An unexpected book arrived in the mail the other day. A gift from my friend’s at Wisdom Publications. Zen Master Raven: The Teachings of a Wise Old Bird. by Zen Master human form, Robert Aitken. Here the koans are told by and to animals of the forest: raven, porcupine, owl, woodpecker, badger, black bear, and […]
Having just written about the obstacles to practice, I would like to invite you, dear readers, to submit questions that are arising in your practice. My favorite way of teaching is responding to questions.
The challenge of mindfulness is not understanding mindfulness–it’s easy in concept, difficult in practice: Pay attention to what is happening now and when your attention moves away from now, bring it back. Repeat as necessary.
How do we apply the principles of living in the moment in the midst of our stressful lives? Our minds can play tricks on us, convincing us that these thoughts we are engaging now are necessary, perhaps even vital to our very survival. If my mind is in any way a reflection of minds in general, these thoughts are neither necessary nor vital. They are just thoughts, obsessive ones at that.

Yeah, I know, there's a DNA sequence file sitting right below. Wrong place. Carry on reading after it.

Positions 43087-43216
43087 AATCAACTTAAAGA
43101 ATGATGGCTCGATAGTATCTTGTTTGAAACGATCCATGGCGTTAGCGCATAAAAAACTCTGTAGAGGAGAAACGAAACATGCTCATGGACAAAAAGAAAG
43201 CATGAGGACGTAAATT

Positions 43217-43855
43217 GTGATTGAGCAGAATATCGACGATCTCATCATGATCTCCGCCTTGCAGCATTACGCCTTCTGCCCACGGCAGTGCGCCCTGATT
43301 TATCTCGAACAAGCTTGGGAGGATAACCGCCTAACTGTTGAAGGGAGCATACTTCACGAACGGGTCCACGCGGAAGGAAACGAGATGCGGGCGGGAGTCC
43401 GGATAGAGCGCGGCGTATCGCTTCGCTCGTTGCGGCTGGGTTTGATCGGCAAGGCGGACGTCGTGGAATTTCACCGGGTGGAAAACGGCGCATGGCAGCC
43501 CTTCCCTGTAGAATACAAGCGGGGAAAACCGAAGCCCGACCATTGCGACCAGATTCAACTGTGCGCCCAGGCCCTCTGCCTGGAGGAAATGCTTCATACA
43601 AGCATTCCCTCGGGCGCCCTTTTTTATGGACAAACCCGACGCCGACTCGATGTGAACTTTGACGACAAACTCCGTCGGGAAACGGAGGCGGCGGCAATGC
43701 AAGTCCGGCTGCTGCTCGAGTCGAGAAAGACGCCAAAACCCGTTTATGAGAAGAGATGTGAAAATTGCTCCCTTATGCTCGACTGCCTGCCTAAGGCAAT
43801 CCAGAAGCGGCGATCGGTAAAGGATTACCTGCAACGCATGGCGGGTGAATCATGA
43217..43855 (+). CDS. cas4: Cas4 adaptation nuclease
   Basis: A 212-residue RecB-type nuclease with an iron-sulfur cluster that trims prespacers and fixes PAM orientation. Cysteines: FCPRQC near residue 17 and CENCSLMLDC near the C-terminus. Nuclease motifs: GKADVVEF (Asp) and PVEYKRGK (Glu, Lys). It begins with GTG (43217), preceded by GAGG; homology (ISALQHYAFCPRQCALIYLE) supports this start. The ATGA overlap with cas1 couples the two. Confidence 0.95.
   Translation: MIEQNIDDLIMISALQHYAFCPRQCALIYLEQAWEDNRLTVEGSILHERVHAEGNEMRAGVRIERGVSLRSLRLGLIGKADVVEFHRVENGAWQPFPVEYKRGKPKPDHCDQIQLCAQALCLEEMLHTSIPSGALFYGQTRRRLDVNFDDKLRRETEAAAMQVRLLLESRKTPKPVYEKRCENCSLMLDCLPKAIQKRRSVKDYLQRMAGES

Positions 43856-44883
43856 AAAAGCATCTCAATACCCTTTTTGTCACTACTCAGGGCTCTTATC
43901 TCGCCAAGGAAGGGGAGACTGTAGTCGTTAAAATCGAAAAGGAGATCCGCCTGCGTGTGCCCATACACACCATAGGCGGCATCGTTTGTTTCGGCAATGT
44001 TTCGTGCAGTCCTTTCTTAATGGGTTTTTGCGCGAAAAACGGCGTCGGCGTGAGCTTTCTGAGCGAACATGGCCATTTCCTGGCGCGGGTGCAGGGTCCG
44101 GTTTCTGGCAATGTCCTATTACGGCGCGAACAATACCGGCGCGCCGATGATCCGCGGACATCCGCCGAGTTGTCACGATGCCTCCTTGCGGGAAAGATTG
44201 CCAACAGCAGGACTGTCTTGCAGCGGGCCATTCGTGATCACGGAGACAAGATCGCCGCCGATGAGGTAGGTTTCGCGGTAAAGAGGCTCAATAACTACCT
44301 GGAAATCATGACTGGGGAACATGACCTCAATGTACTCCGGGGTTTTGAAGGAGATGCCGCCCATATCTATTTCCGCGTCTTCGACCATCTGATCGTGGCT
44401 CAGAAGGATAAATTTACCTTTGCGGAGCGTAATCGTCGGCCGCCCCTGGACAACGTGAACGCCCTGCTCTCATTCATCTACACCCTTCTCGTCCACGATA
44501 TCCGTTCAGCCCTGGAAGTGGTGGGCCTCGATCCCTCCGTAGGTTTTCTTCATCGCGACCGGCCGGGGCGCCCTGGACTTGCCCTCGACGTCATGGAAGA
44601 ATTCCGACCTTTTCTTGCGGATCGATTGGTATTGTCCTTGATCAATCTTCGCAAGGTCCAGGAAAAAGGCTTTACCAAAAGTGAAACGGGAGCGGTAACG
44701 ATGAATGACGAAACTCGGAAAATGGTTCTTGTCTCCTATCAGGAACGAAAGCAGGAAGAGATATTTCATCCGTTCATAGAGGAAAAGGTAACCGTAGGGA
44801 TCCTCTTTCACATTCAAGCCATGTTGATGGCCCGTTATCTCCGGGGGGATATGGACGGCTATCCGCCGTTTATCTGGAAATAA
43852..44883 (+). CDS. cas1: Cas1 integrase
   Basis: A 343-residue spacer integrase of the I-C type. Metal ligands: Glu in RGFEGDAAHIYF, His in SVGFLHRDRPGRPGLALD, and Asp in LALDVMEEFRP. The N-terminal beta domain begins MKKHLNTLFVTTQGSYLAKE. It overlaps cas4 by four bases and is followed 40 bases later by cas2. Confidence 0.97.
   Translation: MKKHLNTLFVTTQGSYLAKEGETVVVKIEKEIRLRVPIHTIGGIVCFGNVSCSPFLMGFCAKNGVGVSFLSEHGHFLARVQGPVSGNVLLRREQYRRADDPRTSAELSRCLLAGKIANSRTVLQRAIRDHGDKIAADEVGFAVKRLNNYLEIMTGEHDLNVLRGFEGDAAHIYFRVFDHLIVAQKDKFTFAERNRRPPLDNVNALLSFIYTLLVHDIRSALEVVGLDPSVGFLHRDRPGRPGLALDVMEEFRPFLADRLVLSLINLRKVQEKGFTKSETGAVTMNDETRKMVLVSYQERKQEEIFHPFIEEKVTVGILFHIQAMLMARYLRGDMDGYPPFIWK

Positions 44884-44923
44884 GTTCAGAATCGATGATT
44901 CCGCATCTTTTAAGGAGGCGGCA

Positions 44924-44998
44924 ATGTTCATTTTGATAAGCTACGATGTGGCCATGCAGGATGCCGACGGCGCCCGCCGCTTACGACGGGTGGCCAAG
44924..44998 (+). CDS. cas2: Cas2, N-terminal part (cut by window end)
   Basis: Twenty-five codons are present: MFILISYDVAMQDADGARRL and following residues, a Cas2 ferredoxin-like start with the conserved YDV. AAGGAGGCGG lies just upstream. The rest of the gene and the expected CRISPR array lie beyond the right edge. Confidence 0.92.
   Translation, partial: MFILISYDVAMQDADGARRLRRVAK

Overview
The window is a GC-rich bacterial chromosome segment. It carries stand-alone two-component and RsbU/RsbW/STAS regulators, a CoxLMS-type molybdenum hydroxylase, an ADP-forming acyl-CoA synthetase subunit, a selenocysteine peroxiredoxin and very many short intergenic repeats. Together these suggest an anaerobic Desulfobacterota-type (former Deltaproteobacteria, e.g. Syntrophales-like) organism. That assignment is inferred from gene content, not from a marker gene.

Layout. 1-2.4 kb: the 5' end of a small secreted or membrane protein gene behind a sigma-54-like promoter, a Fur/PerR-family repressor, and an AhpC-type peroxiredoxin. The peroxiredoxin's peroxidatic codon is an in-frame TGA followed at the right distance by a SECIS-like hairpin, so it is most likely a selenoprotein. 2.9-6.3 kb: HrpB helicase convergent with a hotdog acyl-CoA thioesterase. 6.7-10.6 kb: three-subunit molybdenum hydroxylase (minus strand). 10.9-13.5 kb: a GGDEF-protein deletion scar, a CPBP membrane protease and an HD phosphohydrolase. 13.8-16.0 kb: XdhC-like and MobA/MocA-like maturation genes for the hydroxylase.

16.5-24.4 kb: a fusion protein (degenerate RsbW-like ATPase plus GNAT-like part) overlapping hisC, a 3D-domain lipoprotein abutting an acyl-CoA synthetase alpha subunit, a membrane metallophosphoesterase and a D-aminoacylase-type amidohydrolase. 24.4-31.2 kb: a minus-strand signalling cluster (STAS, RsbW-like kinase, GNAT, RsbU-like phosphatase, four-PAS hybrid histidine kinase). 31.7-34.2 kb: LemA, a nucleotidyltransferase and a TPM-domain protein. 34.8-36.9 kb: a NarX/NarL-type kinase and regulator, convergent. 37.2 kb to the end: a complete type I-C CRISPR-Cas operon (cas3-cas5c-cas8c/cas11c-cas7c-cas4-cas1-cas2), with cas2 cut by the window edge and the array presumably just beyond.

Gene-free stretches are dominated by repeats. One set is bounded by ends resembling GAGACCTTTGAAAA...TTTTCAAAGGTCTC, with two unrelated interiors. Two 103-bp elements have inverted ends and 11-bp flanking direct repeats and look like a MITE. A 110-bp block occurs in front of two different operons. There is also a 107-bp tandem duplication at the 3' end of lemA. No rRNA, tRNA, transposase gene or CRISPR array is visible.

What are the situations that challenge you most, where you find it hardest to be mindful? When do you go on automatic pilot? By submitting these situations, we can talk through the process of being mindful even in the midst of stressful circumstances. These situations may be at work, at home, or in the transitions between. They may be in social contexts or when we are alone with ourselves, perhaps awake in the middle of the night.
You can submit your questions as comments or if you prefer to email me, you may do so at drkozak [at] exquisitemind [dot] com.